- In The Proud Family, due to the small size of their allowances, Penny convinces the kids to go on strike and not do chores. They all get kicked out, and they all eventually return to their parents and negotiate.
- On one episode of The Ren & Stimpy Show, Stimpy walks out after the Sidekicks Union calls a strike. Ren tries to replace him with scab sidekicks.
- In the The Loud House episode, "Chore and Peace", Lincoln figures that he's got a raw deal when his chore is taking out the trash all by himself, which is a herculean task when living with ten sisters (one of them being a baby) as well as a dog, a cat, a bird, and a toilet-trained hamster. He decides to go on strike until one of his sisters agrees to trade chores with him, but all this does is inspire his sisters to go on strike in response, and the trash accumulates. It gets to the point where the garbage in his second-youngest sister Lisa becomes sentient. The episode ends with the garbage being taken out and the strikes ending, but Lincoln finds out the garbage workers are on strike for more money, and now he and his sisters are striking to get pay for their chores.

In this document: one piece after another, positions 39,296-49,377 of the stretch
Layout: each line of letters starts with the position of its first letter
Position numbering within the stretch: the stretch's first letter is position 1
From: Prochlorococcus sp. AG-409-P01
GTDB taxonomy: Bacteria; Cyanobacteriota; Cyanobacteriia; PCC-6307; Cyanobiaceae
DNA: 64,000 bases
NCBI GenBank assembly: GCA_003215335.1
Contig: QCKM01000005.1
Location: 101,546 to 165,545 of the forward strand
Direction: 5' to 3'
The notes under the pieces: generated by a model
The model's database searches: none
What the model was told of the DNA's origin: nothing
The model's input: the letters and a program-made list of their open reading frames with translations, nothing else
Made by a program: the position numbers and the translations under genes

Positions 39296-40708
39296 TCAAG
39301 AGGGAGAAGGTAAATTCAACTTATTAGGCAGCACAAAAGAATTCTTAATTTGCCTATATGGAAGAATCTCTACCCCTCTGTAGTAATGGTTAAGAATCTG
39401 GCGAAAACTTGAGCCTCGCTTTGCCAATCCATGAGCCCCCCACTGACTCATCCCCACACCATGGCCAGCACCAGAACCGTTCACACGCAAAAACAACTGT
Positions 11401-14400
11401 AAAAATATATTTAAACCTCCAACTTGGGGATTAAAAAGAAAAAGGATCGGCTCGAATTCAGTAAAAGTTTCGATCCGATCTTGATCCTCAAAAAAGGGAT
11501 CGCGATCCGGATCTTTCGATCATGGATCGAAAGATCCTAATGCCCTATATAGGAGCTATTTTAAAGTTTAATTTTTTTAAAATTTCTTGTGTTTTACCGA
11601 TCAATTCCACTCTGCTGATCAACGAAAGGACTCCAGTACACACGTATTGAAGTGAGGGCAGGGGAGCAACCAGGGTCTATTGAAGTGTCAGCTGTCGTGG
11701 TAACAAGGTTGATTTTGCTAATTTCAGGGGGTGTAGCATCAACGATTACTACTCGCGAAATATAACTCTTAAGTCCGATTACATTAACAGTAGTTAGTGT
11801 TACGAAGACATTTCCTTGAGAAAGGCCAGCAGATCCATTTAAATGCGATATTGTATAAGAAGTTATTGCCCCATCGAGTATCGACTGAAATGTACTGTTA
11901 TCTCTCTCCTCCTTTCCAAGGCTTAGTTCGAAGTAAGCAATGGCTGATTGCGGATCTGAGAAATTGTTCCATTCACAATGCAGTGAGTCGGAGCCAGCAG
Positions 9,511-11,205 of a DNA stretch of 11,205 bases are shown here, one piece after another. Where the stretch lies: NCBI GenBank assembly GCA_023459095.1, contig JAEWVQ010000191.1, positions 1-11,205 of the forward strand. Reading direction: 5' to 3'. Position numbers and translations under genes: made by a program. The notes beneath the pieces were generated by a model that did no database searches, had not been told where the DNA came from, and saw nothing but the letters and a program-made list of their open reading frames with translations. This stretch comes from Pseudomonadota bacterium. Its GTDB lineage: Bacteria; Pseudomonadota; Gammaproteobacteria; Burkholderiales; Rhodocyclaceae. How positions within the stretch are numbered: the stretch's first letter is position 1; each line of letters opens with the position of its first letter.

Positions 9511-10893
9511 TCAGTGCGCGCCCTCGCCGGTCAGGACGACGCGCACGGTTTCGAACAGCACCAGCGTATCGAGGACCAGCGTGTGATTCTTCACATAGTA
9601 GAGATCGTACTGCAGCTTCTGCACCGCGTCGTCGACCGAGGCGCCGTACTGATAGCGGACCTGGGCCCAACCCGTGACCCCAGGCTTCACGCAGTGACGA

- In the Rugrats episode, "Angelica's Last Stand", Angelica opens a lemonade stand, and Tommy, Chuckie, Phil, and Lil convince her to hire them as her helpers. When Angelica refuses to share the money she makes with the babies, Susie convinces the babies to go on strike. Angelica tries to handle her lemonade stand on her own, but without the babies' help, it goes out of business.
- The Simpsons:
- In the famous episode "Last Exit to Springfield", Homer becomes the leader of the power plant's union and leads a strike against Mr. Burns when he revokes their dental plan (because Lisa needs braces).
- In another episode "The PTA Disbands", a disastrous field tip and Principal Skinner cutting the school's budget to the point that he's selling the kids' futures short leads Edna Krabappel and the other teachers to agree to a teacher's strike. While Bart revels in the strike by making mischief, Lisa suffers from not being in a classroom setting, Milhouse gets a tutor, and the PTA decides to hire neighborhood people as scab teachers.